The aftermath of the so-called “debt deal” reached by President Obama and the Congress in the USA clearly shows that nothing meaningful was accomplished in that deal. The day after the deal was done, China’s central bank governor firmly told the USA that it needs to “take responsible policy measures to handle its debt” (see first link below). This is stated in diplomatic language, but the timing of the statement shows that the USA’s foreign creditors are not at all pleased with the debt deal and are losing patience with the refusal of the USA’s leaders to deal with America’s excessive debt problem. My final paragraph will offer a surprising possibility for future debt negotiations about the US federal debt levels.

The Chinese official statement “also warned that stability is needed in the highly traded US debt market.” This also indirectly states China’s belief that “stability” currently does not exist in the US debt markets and that nothing Obama or the Congress did in the so-called debt-deal did anything to restore confidence in US debt markets. As a further indication of China’s displeasure with the unwillingness of US leaders to get serious about controlling America’s debt, a Chinese bond-rating agency lowered its bond rating on US treasury debt. There have been media stories that the US bond-ratings agencies may have to also lower the AAA bond rating now given to US Treasury debt, but the US rating agencies are under such huge pressure from the government and Wall Street that they are more likely to retain the current AAA rating due to political expediency instead of doing what is right based on the reality of the numbers.

Just how out-of-control are the US debt levels? One hears the figure of a $16 trillion federal debt level bandied about in some media reports, but a USA Today article on June 7, 2011 revealed the real level of the USA’s unfunded debt obligations is $62 trillion, or “$534,000 per household” (see second link). Shockingly, the article also revealed the real increase in federal debt obligations in 2010 was $5.3 trillion (!), not the “mere” $1.5 trillion commonly reported in media articles.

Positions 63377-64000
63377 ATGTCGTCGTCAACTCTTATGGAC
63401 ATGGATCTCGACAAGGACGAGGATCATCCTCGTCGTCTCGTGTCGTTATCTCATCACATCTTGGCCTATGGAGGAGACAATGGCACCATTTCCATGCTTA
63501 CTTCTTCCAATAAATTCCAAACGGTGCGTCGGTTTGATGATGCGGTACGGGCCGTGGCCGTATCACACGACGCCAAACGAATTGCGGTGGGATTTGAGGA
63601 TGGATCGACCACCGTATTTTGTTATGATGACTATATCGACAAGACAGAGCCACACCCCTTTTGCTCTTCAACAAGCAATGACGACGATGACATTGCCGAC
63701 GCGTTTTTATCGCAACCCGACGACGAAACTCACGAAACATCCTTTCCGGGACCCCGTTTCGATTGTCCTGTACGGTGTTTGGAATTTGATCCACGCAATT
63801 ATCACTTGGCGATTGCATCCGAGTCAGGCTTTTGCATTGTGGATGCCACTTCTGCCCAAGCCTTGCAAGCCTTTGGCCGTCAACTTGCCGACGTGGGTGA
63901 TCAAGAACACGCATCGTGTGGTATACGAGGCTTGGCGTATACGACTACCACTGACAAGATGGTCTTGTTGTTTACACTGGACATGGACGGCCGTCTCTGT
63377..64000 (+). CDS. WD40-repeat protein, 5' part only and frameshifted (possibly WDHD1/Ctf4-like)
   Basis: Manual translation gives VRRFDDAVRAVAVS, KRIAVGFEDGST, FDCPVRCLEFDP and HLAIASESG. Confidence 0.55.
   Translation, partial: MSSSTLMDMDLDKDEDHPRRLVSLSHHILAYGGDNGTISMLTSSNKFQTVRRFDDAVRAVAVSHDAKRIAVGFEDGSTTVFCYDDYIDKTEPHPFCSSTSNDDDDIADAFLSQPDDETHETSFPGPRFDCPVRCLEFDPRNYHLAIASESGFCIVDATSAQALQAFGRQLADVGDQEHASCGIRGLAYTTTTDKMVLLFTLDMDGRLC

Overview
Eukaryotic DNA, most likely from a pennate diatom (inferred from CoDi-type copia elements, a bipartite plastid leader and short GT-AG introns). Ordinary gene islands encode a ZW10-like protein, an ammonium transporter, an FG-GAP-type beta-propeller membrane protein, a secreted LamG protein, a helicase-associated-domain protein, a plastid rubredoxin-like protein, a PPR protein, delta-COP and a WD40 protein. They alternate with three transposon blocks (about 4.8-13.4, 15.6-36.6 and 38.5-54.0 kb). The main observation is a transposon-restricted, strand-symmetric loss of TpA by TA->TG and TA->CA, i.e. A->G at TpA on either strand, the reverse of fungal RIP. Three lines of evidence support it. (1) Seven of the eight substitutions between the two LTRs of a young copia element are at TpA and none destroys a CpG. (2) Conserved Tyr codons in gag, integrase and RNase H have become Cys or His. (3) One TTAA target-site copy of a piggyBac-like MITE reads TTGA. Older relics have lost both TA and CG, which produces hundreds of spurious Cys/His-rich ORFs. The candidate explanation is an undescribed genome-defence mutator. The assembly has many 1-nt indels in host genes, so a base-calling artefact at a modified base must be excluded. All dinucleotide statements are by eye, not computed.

The stock markets yesterday lost an immense amount of ground in reaction not only to America’s refusal to come to grips with its debt problems, but also the Eurozone debt crisis which is getting worse on the other side of the Atlantic Ocean (see third link for a perspective on that issue—that link was sent to me by a reader of this blog). The one-day market crash amounted to a massive vote of “no confidence” in the abilities of American and Eurozone leaders to make the hard spending and taxing decisions that are critically necessary and overdue.

Now for my surprising suggestion on what may occur in the future when Obama and the Congress are forced to make the hard choices they need to make. Proverbs 22:7 states the inexorable financial law that “borrowers are servants to the lenders.” When borrowers get totally out-of-control in their indebtedness, creditors are eventually forced to step in and impose solutions on reckless debtors. The recent farcical debt negotiation was mere political posturing that accomplished nothing in the way of spending or debt reductions. I would not be surprised if in a future debt negotiation in Washington, DC, that the USA’s foreign creditors will demand a seat at the table as the negotiations are made. As the chief foreign creditor, China would have the greatest right to have a role in a future serious spending/debt reduction summit meeting. Other creditor nations such as Japan, Russia as well as foreign central bank creditors and the IMF may be there as well (see final link for the new IMF’s leader’s warning to the USA about its inability to control its debts).

The deeper that Obama and the Congress send the USA into debt oblivion, the more the USA will lose its sovereignty over internal financial matters. We may see a future situation where the foreign creditors tell the USA to cut federal expenses to the bone “or else” coordinated and drastic actions will be taken against the USA and the US dollar in all world markets. Indeed, alternate foreign reserve currencies may be threatened if the USA does not cut its federal spending to the bone. We may see foreign creditors giving Obama and Congress ultimatums with lists of the US federal departments, agencies and functions that need to be shut down or drastically cut in order to forestall a coordinated global action against the USA on world markets. China may especially demand big cuts in US military spending. If a future debt negotiation results in serious spending cuts like the ones suggested above, I think there is a high likelihood that foreign creditors are the ones imposing such spending discipline on the US federal government. It may be openly done or it may be done entirely behind the scenes, but at some point, I expect the USA will be dealt with by its foreign creditors as the pitiful spending deadbeat that it has become.